A few days ago someone asked if there were any trade scenarios to bring a bat to Baltimore.  Well, ask and ye shall receive.  However, this time it isn’t just prognostication or posturing.  Word has come out that the Orioles are currently in trade talks with the Rays and Twins for Jason Bartlett and J.J. Hardy, respectively.  Either move would upgrade the Orioles offensively at shortstop (then again, signing a mannequin would get about the same production as Cesar Izturis), but which would be the better signing?  It depends on what the Orioles have to give up, and which player has more upside.  Should the Orioles look outside the organization for a shortstop?  Let’s take a look.

Jason Bartlett has been given the most attention so far, with talks centering around a swap of David Hernandez and the 31-year old shortstop.  The move makes sense for Tampa on a number of levels, not merely that Reid Brignac is waiting in the wings to take over at short.   Tampa also looks to lose most of its bullpen, as Joaquin Benoit has already latched on with Detroit and Rafael Soriano looks to be a hot commodity as a closer.  They desperately need a power arm in the bullpen, and Hernandez has a lot of value right now.  He is capable of starting (and has hinted that he may want to return to the rotation), has improved greatly over the past season, and has genuine closer potential should he stay in the bullpen.  On the other side of things, Bartlett is a solid offensive threat historically for a shortstop.  However, he is also coming off of the worst offensive season since 2005, and has only hit more than ten home runs in a season once.  That one time was in 2009, when he hit .320 with 14 home runs for his best season as a professional.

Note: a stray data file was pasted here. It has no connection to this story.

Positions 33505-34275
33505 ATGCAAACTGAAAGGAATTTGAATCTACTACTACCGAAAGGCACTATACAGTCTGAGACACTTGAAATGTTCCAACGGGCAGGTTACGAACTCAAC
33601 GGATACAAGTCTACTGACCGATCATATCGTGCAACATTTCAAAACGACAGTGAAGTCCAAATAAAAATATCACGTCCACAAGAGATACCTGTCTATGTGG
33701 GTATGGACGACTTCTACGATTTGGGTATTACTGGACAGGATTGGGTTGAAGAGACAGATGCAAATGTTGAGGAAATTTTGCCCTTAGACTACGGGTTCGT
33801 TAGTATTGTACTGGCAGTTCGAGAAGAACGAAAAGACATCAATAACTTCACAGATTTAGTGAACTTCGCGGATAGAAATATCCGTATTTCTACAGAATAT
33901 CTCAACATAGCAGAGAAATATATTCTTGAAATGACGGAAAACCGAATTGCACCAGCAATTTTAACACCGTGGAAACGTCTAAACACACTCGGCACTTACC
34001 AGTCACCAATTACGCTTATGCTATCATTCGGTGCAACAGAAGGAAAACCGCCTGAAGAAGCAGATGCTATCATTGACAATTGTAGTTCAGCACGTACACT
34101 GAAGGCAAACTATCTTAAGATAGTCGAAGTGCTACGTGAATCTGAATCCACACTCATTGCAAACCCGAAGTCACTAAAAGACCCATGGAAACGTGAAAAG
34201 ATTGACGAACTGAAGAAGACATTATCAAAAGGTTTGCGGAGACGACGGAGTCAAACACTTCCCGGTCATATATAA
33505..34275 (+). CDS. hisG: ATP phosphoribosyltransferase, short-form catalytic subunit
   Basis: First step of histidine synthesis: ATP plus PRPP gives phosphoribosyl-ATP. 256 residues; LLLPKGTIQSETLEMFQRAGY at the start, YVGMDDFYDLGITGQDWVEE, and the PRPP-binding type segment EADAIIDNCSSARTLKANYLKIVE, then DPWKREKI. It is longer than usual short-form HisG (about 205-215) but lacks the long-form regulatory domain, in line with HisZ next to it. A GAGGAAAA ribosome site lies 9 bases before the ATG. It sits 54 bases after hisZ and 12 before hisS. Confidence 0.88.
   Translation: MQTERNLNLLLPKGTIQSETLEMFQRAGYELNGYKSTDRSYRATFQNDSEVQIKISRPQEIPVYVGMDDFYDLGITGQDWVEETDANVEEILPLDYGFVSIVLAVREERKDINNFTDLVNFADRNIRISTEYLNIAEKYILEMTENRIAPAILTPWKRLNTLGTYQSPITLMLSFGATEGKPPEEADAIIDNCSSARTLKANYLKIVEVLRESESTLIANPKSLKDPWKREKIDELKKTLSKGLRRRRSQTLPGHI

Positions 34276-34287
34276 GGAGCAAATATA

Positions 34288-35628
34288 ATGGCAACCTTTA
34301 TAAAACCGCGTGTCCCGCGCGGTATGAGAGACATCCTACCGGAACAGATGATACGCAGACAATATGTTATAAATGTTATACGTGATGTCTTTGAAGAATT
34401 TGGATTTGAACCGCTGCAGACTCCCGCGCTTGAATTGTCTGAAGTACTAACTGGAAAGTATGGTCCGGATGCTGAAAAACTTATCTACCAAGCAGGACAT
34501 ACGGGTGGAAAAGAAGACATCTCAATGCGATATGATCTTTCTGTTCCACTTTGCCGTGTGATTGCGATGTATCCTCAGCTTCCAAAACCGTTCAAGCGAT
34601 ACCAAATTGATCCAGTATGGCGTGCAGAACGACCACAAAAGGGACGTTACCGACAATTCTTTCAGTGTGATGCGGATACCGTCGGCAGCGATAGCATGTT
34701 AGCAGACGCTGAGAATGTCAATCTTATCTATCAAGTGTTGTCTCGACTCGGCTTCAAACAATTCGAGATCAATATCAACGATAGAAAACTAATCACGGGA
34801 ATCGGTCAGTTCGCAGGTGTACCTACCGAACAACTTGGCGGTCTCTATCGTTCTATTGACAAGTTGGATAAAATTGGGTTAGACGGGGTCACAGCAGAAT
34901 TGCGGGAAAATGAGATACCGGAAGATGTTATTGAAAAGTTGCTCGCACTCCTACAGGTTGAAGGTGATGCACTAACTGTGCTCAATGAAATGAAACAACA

In short, Jason Bartlett-David Hernandez would be a trade of players on opposite ends of their career arcs, and would greatly strengthen a divisional opponent.  If Bartlett was more of a power threat I would understand the move, but I don’t think the risk merits the reward.

J.J. Hardy is an intriguing case.  He is stronger defensively than Bartlett, and when healthy is capable of hitting 25 home runs and hitting in the .280’s.  The problem is, he hasn’t been healthy on a consistent basis since 2007.  The Orioles could roll the dice and hope that Hardy, who is 28 and should be entering the prime of his career, will stay healthy and be a steady shortstop.  They also wouldn’t have to face the Twins on a regular basis and deal with whoever they had to trade over to Minnesota.  This would come down to what the Orioles would have to give up to acquire him, but I wouldn’t mind taking a chance on him.  Then again, Minnesota did just that with Hardy after he left Milwaukee, and has rewarded them with trips to the DL ever since.

If the Orioles are looking for a stopgap in free agency, Orlando Cabrera is making his annual trip at the age of 36, coming off of a down year with Cincinnati.  This would be the Garrett Atkins move of 2011, which wouldn’t necessarily be a bad thing if the price is low enough and he can just avoid playing worse than he did this year.  O’s fans should be grateful if they had a shortstop who hit .263.  Also working for Cabrera is the fact that despite moving around almost annually, he has been remarkably consistent: prior to this season he hadn’t hit below .280 since 2005, and as recently as 2009 Cabrera went .280 with a .318 on base percentage in a pitcher-friendly park in Oakland.  They could certainly do worse for one year.

A bigger name in the free agent market is Juan Uribe of the World Series Champion San Francisco Giants.  I discussed him in my previous post on corner infield help, but he is more than anything a natural shortstop.  Uribe would be a more consistent home run threat than any of the aforementioned options at shortstop, but he has hit better than .252 just once since 2005 and I doubt he would want to come to the Orioles when all signs point to San Francisco retaining him.  And no, the Orioles will never, ever sign Derek Jeter.  Jeter wants $22 million a year.  The Orioles can maybe afford 1/3rd of that on their shortstop next season.  Next question.

All told, the options at shortstop aren’t actually dismal offensively, if only because they are being compared to possibly the worst hitter in the major leagues. I wouldn’t be at all surprised if Izturis was retained, but MacPhail getting on the phone shows that the team is clearly not content with their current production.